From quarterbacks to wide receivers, center-mids to forwards, and sales people to engineers, quality breeds trust. Quality can take on many forms in skills and capabilities to an individual’s work ethic and personality… specialists to generalists. In any case, you know quality when you see it. Give them difficult tasks or ambiguous projects, and they’ll somehow find a way to nail it. With high quality players, you just have to trust them and let them make the plays.
What else influences trust? How else do sports not only build character but foster leadership and teamwork?
Last week’s post about the hiatus of Body Boss received a lot of good, supportive feedback – 21 Lessons from Failure. That was interesting to me because it wasn’t a letter to the world about the close of Body Boss as much as it was about a learning opportunity. Instead, I wanted to follow up the lessons learned with a personal letter, but I didn’t know really how to begin. However, I believe a serial entrepreneur has just given me the spark with his one simple question:

Does humility factor anywhere in terms of your lessons learned from Body Boss?

Absolutely!
Body Boss has been incredibly humbling for not just myself, but for the whole team. Body Boss has helped me realize the hardwork needed to build a successful business and what it means to build a brand you can be proud of. We started Body Boss full of confidence, energy, and lofty goals, but we have to balance that with a healthy dose of humility. Yet, in a lot of ways, confidence and humility aren’t necessarily on opposite ends of the spectrum, but they work closer together. It’s been an incredible experience learning more about our strengths and our weaknesses. It’s not lost on me how much there is still for me to learn and grow, and that will never end.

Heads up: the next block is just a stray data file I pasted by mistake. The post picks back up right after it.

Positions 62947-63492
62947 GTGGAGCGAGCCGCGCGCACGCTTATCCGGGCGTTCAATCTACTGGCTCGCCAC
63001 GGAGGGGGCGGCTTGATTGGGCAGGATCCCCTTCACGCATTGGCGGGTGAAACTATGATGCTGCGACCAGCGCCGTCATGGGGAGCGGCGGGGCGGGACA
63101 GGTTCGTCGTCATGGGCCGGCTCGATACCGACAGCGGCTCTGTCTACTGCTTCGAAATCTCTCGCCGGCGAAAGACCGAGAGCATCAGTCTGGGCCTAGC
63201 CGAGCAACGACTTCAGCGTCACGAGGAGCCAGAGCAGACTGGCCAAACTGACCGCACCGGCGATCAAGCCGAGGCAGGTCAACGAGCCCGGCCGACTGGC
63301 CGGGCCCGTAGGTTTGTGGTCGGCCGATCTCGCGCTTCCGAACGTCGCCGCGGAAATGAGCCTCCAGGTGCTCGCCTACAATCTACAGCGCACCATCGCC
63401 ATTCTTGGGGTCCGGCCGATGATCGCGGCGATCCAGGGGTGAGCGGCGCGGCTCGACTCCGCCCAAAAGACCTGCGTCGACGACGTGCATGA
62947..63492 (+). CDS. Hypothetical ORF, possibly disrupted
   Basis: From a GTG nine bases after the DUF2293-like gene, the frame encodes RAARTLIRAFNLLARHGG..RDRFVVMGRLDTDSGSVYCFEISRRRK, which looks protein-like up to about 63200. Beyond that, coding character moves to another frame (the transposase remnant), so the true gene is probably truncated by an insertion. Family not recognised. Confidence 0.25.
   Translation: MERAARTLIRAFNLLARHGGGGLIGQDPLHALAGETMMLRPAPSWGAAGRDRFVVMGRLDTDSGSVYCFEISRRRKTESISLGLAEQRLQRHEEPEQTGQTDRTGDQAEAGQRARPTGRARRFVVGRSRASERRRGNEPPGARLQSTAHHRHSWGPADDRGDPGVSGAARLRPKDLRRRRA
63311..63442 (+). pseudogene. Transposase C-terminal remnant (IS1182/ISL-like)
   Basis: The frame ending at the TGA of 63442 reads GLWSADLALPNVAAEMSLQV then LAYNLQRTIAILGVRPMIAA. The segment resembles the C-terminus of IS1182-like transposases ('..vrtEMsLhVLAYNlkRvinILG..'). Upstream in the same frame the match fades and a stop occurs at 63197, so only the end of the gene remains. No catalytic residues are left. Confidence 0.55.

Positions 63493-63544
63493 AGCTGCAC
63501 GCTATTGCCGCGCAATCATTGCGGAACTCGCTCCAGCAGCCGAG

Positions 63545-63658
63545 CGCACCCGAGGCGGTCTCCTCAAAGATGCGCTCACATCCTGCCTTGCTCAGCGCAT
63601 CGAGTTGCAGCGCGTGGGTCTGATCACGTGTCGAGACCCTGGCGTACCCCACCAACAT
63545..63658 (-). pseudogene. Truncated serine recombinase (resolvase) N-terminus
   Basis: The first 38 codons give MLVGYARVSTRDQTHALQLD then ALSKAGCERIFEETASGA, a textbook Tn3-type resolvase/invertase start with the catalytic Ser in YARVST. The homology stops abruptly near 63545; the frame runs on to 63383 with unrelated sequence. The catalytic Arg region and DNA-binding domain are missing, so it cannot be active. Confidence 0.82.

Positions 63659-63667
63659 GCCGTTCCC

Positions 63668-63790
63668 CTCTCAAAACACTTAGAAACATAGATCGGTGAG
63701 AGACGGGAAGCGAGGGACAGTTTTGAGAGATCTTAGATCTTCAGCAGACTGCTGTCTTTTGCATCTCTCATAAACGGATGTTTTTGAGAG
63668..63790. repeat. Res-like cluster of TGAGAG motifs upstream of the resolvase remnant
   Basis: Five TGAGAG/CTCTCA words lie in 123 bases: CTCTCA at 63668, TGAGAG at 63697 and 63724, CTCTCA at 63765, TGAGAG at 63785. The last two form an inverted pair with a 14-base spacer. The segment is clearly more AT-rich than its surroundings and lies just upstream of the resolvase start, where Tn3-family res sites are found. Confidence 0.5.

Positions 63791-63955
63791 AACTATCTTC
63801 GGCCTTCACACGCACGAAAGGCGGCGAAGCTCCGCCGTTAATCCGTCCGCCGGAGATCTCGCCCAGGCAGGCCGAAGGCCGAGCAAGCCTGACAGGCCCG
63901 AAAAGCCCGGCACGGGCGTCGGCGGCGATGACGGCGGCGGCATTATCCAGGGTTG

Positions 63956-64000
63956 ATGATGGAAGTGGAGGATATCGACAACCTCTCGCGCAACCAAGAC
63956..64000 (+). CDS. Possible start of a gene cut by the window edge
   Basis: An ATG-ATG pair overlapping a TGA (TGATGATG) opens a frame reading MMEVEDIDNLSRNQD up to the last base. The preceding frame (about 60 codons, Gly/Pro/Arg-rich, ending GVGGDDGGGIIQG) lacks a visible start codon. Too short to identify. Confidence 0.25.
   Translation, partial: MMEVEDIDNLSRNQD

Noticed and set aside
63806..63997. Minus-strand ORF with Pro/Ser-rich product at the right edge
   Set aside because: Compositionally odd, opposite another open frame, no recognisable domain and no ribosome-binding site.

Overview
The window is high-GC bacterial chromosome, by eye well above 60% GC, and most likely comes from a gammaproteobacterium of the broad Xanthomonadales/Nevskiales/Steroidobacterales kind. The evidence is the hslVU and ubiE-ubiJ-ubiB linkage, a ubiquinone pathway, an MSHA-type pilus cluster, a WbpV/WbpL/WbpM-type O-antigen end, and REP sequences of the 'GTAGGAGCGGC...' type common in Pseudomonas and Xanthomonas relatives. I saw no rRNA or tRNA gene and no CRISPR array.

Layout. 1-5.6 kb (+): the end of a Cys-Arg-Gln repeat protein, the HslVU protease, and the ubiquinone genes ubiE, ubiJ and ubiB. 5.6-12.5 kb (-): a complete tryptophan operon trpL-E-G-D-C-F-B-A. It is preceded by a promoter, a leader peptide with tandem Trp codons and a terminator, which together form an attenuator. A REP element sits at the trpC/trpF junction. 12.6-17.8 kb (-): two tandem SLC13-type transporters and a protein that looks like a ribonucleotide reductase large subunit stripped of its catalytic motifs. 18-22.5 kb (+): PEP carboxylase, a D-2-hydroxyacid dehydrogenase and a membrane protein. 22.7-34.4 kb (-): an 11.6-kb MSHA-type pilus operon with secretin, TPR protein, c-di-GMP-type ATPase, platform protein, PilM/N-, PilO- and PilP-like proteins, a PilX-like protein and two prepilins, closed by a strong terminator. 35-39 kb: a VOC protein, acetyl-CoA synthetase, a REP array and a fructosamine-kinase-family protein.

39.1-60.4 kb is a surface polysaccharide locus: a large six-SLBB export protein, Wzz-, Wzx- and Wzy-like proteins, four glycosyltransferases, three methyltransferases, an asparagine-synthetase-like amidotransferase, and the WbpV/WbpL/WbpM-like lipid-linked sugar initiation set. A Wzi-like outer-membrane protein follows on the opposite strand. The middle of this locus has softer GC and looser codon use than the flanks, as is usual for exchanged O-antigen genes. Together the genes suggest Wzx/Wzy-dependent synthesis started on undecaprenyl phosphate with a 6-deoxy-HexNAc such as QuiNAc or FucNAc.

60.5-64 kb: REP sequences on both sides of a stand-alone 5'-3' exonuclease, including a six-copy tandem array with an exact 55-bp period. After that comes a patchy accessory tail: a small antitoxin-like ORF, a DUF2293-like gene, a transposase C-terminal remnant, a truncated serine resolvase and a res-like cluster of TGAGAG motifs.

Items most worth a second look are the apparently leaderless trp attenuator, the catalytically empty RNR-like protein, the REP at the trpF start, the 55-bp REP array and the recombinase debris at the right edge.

For me, personally, I’m disappointed I didn’t lead the team to success. Body Boss was the creation of everyone around us, not just the Body Boss team. I’m a product of my family, my friends, Georgia Tech, Emory, and so much more. It’s why we kept our family and friends up-to-date on our progress in addition to our customers and partners. We have had amazing support from everyone around us, and we are so grateful. It’s incredibly sad to let everyone around me down now. Sales make or break a company, and as such, I shoulder much of the blame. I’ve been learning from my mistakes, and I have to now take those lessons learned and improve them.
I’m saddened for the incredible Body Boss community that we couldn’t create a vast nation of like-minded coaches, trainers, and athletes to share their achievements to motivate each other for greater. Body Boss was built on a premise of “Motivation through Team Competition”. In a word – inspiration. Inspiration to achieve greater.